FOR IMMEDIATE RELEASE
Cloudticity Named a Microsoft BizSpark Partner
We’re thrilled to announce that Microsoft has chosen Cloudticity for the Microsoft BizSpark program. Microsoft BizSpark is a global program that helps software startups succeed by giving them access to Microsoft software development tools, connecting them with key industry players, including investors, and providing marketing visibility to help entrepreneurs starting a business.
More partnership announcements will be coming next week, so stay tuned.
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Just a quick update to let you know what we’ve been up to at Cloudticity. We’re hard at work on a cloud management toolset that will automate a lot of things you currently have to do manually. We’re targeting Amazon AWS first, followed by Microsoft Azure, then OpenStack.
As we develop, we’ll post articles about our experience, including deep-dive code reviews. We’ll open source the code (currently using C# / .NET), and hope it’s useful enough for others to take advantage. Of course, we’re not charging anything for this toolset.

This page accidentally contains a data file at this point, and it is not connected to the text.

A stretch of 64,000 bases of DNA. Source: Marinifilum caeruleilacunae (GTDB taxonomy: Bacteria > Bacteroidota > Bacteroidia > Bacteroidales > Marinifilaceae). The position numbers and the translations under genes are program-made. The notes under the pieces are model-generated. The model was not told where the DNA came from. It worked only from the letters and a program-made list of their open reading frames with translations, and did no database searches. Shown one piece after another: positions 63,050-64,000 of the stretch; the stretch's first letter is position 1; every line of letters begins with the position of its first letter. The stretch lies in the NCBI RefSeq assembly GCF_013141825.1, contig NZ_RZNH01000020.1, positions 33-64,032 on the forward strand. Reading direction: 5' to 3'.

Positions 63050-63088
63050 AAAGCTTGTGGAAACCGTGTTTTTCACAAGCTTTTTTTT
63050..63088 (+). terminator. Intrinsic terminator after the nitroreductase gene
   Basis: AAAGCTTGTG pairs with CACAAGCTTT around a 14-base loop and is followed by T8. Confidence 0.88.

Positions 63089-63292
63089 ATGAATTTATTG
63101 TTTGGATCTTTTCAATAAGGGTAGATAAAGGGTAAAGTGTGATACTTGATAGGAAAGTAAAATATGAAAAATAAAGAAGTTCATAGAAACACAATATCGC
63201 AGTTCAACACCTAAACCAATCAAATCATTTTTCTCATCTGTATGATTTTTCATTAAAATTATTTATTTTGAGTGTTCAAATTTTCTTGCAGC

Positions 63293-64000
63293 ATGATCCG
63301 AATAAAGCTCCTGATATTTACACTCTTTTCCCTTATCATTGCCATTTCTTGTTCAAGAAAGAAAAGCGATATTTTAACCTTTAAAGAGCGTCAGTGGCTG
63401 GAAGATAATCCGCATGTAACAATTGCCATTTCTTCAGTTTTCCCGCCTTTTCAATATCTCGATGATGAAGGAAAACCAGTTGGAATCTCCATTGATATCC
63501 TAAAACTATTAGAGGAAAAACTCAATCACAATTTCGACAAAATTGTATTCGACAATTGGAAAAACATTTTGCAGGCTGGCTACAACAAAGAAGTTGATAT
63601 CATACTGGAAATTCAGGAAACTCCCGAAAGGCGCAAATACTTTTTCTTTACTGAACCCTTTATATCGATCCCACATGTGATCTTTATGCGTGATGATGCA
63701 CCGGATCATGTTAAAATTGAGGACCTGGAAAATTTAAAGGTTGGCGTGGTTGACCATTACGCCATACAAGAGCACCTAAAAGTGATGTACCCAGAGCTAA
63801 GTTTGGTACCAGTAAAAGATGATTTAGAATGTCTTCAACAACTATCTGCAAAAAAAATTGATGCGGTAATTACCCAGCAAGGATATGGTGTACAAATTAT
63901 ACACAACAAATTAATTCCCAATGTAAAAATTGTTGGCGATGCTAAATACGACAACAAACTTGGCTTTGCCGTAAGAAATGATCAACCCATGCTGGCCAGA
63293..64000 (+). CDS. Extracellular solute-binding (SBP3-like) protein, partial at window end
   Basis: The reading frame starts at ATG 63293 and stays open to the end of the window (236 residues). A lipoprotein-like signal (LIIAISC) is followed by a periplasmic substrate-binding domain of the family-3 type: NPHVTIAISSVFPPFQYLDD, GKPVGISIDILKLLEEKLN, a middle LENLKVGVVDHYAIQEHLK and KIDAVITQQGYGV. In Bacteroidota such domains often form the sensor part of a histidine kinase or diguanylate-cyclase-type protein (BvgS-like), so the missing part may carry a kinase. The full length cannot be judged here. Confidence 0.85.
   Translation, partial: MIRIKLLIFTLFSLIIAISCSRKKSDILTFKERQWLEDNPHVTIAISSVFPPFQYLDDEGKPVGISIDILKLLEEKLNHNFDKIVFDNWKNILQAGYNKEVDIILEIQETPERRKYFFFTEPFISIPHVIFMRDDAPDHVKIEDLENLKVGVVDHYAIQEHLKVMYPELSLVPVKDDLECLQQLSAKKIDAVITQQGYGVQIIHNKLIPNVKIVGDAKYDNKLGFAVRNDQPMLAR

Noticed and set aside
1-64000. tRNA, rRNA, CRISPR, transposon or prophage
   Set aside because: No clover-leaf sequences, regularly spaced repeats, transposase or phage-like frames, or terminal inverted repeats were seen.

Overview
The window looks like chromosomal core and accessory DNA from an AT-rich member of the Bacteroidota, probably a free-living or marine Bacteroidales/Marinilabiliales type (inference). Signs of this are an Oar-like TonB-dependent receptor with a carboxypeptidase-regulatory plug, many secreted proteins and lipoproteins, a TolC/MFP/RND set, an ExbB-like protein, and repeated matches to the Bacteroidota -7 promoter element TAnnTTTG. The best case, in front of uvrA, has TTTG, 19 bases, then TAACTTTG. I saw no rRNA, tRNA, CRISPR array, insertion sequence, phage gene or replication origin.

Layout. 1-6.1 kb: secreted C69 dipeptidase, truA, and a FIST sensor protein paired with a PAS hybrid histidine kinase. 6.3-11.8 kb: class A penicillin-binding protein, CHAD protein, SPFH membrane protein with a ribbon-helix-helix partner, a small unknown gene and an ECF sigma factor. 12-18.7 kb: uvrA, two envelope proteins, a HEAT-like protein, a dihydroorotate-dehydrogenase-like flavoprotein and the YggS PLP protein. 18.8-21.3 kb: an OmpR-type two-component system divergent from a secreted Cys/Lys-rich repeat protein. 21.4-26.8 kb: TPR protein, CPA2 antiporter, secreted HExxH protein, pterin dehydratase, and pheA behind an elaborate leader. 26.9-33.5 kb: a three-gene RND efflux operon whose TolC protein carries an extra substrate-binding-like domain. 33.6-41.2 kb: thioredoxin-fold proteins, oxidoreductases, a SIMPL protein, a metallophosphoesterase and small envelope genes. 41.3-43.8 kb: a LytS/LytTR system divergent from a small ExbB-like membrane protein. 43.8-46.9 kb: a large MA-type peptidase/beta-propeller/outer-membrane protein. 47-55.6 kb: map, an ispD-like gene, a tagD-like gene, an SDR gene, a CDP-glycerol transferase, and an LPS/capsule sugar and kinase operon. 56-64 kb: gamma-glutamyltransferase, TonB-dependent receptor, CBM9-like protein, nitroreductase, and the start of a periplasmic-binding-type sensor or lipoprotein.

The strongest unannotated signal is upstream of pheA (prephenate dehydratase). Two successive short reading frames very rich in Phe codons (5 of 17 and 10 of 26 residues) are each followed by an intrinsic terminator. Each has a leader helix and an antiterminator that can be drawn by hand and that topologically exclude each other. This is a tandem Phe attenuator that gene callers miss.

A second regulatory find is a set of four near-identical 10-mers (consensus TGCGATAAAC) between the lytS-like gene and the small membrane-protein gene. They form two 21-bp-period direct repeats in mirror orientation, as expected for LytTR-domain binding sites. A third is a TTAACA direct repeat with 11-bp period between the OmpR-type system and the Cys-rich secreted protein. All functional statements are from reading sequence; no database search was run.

Later we’ll use this toolset to build a suite of management products, but for now, our goal is simply to make something beautiful, elegant, and useful.
Stay tuned, more to come!
I’m going to pause the tutorials for a quick post on an interesting challenge I had to solve over the past couple of days. I was installing Microsoft’s Team Foundation Server Power Tools and ran into a snag – it consistently failed to install. I’m not an expert on Microsoft’s installation technology (even though I worked there for a number of years), but I know quite a bit more after this latest adventure!
Team Foundation Server is Microsoft’s application lifecycle management product – it manages source code, task assignments, bug tracking, and a whole lot more. It’s actually a pretty good product. It allows me to delve into my current project’s code metrics pretty deeply, but I really needed to Power Tools installed to generate some custom notifications.
Well, downloading the tools was easy, but every time I’d try to install, I’d get an insidious error: “Error 1001.” You see, we’re not even to Error 1721 yet. With Error 1001, that’s all I got. No other descriptive text. No hints. Nothing. Just…Error…1001.